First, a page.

After a summer of trying to hold together another family, Emily faces the wreckage of her own. Her parents separate and give their daughters the choice of which parent they’d prefer to live with. She chooses her mother, the person who needs her more. (Okay, this is interesting, but where is the plot--it feels like we lost the climax/resolution. I'm not seeing it here. Is her choice merely what parent to choose or does she have to pick up all the slack etc? Give us just a little more and you can probably tighten this into two lines. Try: Her parents separate and she is given a choice: her father or her mother. That feels like a bit more emphasis on the choice.

    Overall, it sounds pretty good. You just need to pick out the most important and crucial details to the plot and only tell the reader these. Good luck!!

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  9. Ok. The main problem here is that you are giving me as summary of your story, but you're not pitching it to me. I think this is a common misconception when you write a query for the first time, so here's my advice on where to start!

    Write one line, 25 words or less if you can, which states what your story is about. Who is Emily, what does she want/what happens to her, what are the obstacles, how does she go about accomplishing her goal. THIS will be the kernel of your pitch, which you expand from there.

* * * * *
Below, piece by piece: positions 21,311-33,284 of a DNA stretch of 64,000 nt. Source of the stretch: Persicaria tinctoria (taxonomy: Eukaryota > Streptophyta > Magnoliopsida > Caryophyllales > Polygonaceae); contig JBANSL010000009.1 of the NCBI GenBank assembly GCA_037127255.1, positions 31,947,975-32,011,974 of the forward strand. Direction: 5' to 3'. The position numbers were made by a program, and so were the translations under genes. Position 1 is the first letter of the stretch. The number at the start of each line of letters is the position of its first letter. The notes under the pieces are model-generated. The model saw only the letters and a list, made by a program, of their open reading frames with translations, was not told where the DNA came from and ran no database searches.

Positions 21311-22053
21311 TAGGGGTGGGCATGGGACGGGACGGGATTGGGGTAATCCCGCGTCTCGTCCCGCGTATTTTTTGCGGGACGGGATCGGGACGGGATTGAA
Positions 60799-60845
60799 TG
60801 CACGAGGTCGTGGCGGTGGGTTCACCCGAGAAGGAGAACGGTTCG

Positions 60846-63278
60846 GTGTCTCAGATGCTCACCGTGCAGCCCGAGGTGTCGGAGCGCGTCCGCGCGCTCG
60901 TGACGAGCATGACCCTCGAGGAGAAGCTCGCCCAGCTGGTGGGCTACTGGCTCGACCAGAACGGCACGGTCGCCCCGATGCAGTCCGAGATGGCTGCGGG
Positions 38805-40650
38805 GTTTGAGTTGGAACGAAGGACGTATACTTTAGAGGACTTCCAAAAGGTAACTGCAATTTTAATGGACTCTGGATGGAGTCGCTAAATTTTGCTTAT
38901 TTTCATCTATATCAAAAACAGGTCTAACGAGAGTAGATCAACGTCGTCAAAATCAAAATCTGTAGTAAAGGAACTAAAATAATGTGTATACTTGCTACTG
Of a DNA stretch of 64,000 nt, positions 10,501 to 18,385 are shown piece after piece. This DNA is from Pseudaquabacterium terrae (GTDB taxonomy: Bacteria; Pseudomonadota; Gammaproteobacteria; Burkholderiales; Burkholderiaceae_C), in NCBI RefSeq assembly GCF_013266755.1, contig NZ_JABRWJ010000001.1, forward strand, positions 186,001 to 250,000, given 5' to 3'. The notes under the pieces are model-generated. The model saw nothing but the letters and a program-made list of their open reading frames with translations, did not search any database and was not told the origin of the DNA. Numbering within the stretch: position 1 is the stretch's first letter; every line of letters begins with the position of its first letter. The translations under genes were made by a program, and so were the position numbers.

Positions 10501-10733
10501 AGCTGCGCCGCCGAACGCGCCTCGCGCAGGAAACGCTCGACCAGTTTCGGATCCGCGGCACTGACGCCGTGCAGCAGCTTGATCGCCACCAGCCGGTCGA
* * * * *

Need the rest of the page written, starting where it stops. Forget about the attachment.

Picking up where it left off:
For example, what I get from your pitch, I'd say the one line about Shattered Glass would be something like "Seventeen-year-old Emily summer babysitting job for the Locke family becomes a nightmare of jealousy, lies and long kept secrets which threaten to tear her family apart." 26 words, but you get the idea.

    Then you need to expand, telling us some of the cast of characters and how their actions affect Emily. What you DON'T need to do is tell us every bit of the story. For example, you don't need to tell us the resolution of Emily's choice between her parents. In fact, you shouldn't. It's a pitch, not a synopsis, so you only really need to tease it, something like "As her parent's separate, Emily is faced with a choice that will alter her life." Something like that, taking us right up to the moment of crisis for Emily, but not resolving it. Same thing with you line about the party where Emily is injured – we don't REALLY need to know exactly what happens, just that the summer is a disaster, and rather dangerous, and it leaves Emily shaken.

    I think you need to start again with some of these concepts in mind. And good luck, Valerie!!!!